From personal experience, team projects are generally unpopular with the students and require a tremendous amount of planning. In addition, Pitt (2000) identified several challenges with the efficacy of team evaluations, as well as the challenge of a fair assessment (as cited by Kinser, 2007) which logically relates to the problem of loafers and skaters (low participation). That being said, the 360 degree team evaluations, as well as the audience evaluations, which were calculated into the final grade, seemingly provided an equitable assessment of the team performances. Circumspectly, the two class projects presented several challenges, however set the foundation for future endeavors into the area of cross-pollination class. Not the least of which was that the proper allowance of time became increasingly important as students were required to submit work within timelines established and communicate with each other. Class schedules, as well as general time constraints created several issues with the cooperating teams' ability to communicate or be present during the formal presentations. Some of the groups delivered more than required --choosing to interpretively assess what was needed. The contributions of the cooperating classes varied significantly as one might expect. The extreme examples ranged from: a Marketing team going well beyond the requested research of an advertising class, receiving this feedback, "Everything was great and this beyond my expectations" ..., to a Marketing student walking out after observing the Advertising team's presentation saying audibly, "This does not help me at all. I will have to do it myself." The voluminous number of evaluations was demanding, however, many lessons have been learned about simply constructing evaluations which can be contained on a single piece of paper have been devised. Some contributing teams contacted the Business client which created confusion. In a few cases, contributing teams failed to deliver by the deadlines causing angst for the instructor and the teams involved. More requirements needed to be incorporated in the delivery of the final product. The means of providing the work from the advertising class was an issue because of artwork software. Some of the teams provided their final report to the client while others did not. There needs to be an effective way of encouraging this process with the obvious solution to include the client to attend the final presentation or a Client Evaluation. Limitations to this type of project would certainly include having manageable class sizes, but only to the extent that the numbers are not too large or too small. It would not appear that a single professor is requisite, but would require a determined degree of cooperation. Finally, it would not seem that cross-pollination class would need to be limited to inter-disciplinary classes, but would pose additional demands on communication and coordination.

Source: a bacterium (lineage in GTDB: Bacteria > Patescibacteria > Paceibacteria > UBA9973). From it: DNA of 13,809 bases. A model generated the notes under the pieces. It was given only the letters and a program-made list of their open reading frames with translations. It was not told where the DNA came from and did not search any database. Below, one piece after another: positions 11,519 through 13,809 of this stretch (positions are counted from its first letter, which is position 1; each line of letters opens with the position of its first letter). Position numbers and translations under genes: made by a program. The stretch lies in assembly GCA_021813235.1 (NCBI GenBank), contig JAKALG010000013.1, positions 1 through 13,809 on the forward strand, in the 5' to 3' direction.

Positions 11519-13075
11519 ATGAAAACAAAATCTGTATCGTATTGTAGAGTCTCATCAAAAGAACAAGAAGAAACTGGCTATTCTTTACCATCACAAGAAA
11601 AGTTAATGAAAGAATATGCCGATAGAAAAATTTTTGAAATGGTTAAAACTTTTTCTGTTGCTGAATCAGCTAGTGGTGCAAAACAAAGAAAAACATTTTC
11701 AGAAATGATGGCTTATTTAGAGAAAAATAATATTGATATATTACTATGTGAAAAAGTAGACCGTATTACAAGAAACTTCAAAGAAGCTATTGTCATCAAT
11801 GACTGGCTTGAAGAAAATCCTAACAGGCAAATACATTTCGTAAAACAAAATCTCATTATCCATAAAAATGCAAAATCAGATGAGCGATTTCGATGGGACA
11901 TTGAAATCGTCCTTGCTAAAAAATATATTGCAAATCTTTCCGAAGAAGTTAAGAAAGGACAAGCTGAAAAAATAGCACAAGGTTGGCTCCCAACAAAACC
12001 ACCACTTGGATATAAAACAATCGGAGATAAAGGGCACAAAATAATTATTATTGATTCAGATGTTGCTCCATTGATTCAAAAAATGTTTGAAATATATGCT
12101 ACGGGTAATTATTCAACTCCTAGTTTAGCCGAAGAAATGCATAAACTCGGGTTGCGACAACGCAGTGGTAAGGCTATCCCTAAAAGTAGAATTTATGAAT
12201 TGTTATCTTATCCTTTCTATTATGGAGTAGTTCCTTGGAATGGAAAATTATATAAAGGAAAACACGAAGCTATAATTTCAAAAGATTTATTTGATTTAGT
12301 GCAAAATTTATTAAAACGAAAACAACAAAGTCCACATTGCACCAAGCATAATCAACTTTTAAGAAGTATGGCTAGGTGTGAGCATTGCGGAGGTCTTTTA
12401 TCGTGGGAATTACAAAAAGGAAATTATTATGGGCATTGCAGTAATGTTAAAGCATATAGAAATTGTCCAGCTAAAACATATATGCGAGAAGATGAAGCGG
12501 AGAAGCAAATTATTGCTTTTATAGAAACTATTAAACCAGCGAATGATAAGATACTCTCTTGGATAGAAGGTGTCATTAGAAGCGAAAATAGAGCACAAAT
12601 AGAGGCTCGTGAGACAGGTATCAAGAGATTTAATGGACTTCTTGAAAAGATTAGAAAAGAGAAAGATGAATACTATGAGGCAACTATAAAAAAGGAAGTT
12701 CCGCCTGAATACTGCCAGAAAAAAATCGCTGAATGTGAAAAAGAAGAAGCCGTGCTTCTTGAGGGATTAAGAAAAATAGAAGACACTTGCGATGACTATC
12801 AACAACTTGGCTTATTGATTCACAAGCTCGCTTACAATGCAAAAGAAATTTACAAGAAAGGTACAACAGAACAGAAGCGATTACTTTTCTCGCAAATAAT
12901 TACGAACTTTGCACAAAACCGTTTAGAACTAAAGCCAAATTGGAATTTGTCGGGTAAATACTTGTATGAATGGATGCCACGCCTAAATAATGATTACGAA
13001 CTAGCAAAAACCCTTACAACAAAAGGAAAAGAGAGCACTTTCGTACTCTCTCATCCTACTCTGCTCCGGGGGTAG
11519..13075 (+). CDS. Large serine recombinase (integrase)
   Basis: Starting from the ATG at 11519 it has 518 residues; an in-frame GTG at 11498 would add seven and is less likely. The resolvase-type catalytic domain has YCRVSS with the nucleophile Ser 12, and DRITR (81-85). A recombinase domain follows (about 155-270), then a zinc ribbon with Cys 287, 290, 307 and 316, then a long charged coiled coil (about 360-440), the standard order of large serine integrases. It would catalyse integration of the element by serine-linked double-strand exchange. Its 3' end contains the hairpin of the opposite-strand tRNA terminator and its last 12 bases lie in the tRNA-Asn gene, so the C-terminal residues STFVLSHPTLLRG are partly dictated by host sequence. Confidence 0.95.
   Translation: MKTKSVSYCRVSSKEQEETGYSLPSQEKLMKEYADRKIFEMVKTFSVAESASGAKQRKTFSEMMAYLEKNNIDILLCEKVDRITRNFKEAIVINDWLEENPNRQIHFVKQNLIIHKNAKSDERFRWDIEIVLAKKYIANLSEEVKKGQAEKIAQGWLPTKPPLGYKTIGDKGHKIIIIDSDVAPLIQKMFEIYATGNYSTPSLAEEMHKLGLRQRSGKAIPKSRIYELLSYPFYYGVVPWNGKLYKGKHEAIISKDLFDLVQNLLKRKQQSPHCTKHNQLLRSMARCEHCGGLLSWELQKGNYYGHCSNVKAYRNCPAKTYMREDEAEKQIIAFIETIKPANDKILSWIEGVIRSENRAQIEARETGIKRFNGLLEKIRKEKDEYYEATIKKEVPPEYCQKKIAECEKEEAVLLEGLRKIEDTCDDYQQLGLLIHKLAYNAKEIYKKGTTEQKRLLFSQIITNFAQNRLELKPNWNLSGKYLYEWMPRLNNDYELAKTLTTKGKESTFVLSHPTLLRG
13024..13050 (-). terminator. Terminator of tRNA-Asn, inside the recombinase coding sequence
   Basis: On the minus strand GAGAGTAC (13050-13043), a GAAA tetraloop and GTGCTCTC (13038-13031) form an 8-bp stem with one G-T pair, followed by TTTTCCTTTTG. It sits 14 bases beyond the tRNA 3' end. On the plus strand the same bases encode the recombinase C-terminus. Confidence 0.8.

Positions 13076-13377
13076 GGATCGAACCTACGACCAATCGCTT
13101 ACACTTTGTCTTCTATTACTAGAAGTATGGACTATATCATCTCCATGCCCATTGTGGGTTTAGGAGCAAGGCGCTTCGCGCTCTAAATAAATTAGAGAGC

Interpretively both class projects provided an experiential experience to the students which incorporated client-based projects with simulated classroom learning, thus provided the opportunity for a learning experience which required creativity, communication, time management, cooperation and accountability. The following student quote provided a measure of encouragement when asked to summarize his thoughts: "This past semester, students were given the challenge of working with another class to accomplish two different projects. The fact that our groups had to rely on each other left a bit of anxiety, yet the end results were really impressive ... I feel that relying on others who were not in the same class makes for a more "real world" experience and is definitely competitive with on-the-job experiences. .. My personal experience with this type of challenge is more of what (this university) needs."
Fuchs, G. (1980). Evaluating educational research. Lanham, MD: University Press of America
Johnson, L. (2011, December 5). Employers say college students lack job skills. Retrieved from http://chronicle.com/article/Employers-Say-College/130013/
Kinser, A. S. (2007). Using Contracts to Determine Individual Grades in Team Projects. Decision Sciences Journal Of Innovative Education, 5(1), 207-221. doi: 10.1111/j.1540-4609.2007,00137.x
White, M. (2013 Nov 10). The real reason new college grads can't get hired. Retrieved from http://busincss.time.com/2013/ 11/10/ the-real-reason-new-college-grads-cant-get-hired/
Wiseman, P. (2013, Jun 24). Firms seek grads who can think fast work in teams. Retrieved from http://bigstory.ap.org/ article/ firms-seek-grads-who-can-think-fast-work-teams
Daniel R. Coleman
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|Author:||Coleman, Daniel R.|
|Publication:||College Student Journal|
|Date:||Jun 1, 2015|